We get a few other treasures in here, by the way, in the form of more things Lewis just drops on us in a casual line never to pick up again. Old Mrs. LeFay was a fairy? Does that mean our world has its own magic? It certainly had ATLANTIS, although the only thing we know about that is that the “stuff” the rings are made from didn’t come from there originally, but from the Wood Between the Worlds. But that means there are magical things about our world after all, things no one in the books ever gets to explore because they’re too busy in Narnia. They’re there, anyway–our world is not barren of magic, in some small, lightly explored way. (Take that, Quentin from The Magicians, you odious, charmless toadstool.)

Anyway–for the title of this post. Our world isn’t a dying world in this book, but the book is frontloaded with death. It starts off with Digory’s mother in the process of dying. That’s what makes him and Polly friends instead of enemies, at first. The first world they go to, when they get out of the wonderful, suffocatingly alive Wood Between the Worlds, is very much dying. Their presence, of course, sends the final towers toppling. But what they step into is already (brilliantly!) ghastly: a landscape of crumbling emptiness, stained to blood by a sun boiling to its death. Waking up Jadis livens things up, but mostly in the form of her relentless story of how she killed everyone else on the planet.

(While we’re on Charn: this time through, the hall full of not-statues reminded me strongly of the gods in the temple in Megan Whalen Turner’s The Thief, where they are doing something similar but distinct. It’s still a strange, stifling hall where figures who are too beautiful to be real straddle the line between alive and un-alive. However, MWT’s goddess isn’t frightening because she’s wildly destructive; she’s frightening because she’s a goddess.)

The Narnian bits are all about waking up, and the waking up is more powerful because we have just been to this oppressive, crumbling place where everything has descended into bloody destruction. The atmosphere on Charn is terrific, and when Digory rings the bell you can feel the sound crushing you down. On Narnia, the darkness wakes, and Aslan’s song makes things creep and burst and beam into life. Half the power of Lewis when he’s joyful is how effectively he sets it up against what is horrifying. And of course because Digory is sorry enough and obedient enough, he gets to save his mother’s life as well.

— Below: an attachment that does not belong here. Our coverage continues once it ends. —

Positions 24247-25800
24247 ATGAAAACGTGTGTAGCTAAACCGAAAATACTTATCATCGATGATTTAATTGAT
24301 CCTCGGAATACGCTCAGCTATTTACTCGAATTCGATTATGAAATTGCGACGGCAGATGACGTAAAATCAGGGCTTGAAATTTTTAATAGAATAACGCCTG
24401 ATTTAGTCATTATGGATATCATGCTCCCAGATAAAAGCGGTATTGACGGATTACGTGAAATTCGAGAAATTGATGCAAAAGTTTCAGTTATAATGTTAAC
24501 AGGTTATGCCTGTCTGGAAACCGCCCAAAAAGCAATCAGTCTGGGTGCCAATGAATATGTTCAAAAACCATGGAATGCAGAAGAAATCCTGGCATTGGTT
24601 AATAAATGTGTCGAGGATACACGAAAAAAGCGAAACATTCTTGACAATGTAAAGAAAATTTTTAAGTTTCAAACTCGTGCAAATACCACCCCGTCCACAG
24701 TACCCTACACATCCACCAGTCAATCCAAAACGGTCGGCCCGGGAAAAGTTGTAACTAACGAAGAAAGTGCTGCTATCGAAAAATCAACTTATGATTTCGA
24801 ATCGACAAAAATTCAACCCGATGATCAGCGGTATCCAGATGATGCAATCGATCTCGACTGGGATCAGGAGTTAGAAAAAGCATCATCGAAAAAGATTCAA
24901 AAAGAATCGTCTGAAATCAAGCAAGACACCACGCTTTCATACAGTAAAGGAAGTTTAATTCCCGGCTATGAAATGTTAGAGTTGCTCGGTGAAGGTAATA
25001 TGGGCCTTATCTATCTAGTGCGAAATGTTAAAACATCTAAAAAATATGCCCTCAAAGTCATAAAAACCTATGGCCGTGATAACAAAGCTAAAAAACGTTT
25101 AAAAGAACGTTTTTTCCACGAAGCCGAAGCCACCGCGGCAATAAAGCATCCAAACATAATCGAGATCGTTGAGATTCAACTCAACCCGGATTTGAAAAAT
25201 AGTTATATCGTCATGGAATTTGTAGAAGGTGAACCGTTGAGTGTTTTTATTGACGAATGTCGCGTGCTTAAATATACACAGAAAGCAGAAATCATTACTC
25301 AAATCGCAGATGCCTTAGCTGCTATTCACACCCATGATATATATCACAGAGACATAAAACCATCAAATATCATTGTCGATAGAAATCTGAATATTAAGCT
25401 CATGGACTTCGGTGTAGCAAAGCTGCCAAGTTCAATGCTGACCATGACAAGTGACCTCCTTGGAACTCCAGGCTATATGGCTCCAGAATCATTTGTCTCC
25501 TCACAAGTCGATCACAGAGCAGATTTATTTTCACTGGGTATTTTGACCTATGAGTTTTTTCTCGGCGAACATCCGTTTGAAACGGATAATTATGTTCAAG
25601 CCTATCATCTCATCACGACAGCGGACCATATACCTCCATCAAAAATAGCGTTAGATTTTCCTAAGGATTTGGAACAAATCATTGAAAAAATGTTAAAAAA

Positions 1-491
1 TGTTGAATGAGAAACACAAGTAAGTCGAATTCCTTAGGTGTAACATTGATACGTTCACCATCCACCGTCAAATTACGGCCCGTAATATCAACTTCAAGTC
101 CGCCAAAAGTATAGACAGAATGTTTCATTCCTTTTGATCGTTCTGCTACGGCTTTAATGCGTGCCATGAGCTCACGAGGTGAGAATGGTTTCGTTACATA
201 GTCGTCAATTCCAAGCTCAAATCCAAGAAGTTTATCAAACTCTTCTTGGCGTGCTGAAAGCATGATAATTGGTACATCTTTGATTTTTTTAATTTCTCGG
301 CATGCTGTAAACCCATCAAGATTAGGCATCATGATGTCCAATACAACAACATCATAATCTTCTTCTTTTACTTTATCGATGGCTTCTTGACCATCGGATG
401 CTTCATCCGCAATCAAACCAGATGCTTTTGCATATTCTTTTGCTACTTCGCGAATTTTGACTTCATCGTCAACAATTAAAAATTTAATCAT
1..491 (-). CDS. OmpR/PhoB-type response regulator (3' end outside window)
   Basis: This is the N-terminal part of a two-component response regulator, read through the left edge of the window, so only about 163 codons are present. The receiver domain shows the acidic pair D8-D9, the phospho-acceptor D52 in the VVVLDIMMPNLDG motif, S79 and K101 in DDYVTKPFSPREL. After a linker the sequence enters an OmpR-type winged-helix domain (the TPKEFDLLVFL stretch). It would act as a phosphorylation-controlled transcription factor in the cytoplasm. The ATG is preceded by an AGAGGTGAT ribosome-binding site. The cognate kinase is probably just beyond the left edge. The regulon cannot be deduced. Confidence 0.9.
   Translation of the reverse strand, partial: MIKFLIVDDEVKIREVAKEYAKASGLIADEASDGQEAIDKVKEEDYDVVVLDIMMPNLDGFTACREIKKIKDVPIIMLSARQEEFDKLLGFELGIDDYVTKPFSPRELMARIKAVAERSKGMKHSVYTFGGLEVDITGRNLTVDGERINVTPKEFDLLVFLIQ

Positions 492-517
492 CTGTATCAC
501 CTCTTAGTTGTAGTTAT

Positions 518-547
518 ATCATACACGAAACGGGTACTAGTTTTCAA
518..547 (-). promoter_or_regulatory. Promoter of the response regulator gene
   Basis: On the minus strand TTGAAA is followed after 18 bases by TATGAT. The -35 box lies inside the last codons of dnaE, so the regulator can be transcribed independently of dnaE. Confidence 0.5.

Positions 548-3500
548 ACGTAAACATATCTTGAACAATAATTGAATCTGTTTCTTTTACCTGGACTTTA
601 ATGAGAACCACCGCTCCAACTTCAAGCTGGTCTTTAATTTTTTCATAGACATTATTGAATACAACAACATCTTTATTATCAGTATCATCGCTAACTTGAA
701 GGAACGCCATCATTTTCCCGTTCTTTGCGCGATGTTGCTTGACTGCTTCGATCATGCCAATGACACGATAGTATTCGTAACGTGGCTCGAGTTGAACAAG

People talk a lot about Lewis’s overt Christian themes in the Narnia books, but talking to one point on any book really is a disservice to everything else that’s going on. It’s easy to hand over all the war horror to Tolkien and give Lewis the God stuff. But they were of the same era (and Tolkien did God stuff in the personal way long before Lewis). At the end of this whole book about how a world can finish going wrong and how, with the introduction of Jadis to Narnia, it can start to go wrong, there’s a prophecy for our world: that in a few decades’ time, tyrants will rule and people will suffer. If we’re not careful, it will go like Charn.

Of course the books are never interested enough in our world to go back and see it through on our end. It’s just a lesson, one of the more overt ones. By and large, he would rather tell it with Lions, and flying horses, and talking beasts, and other bits of glittering gold.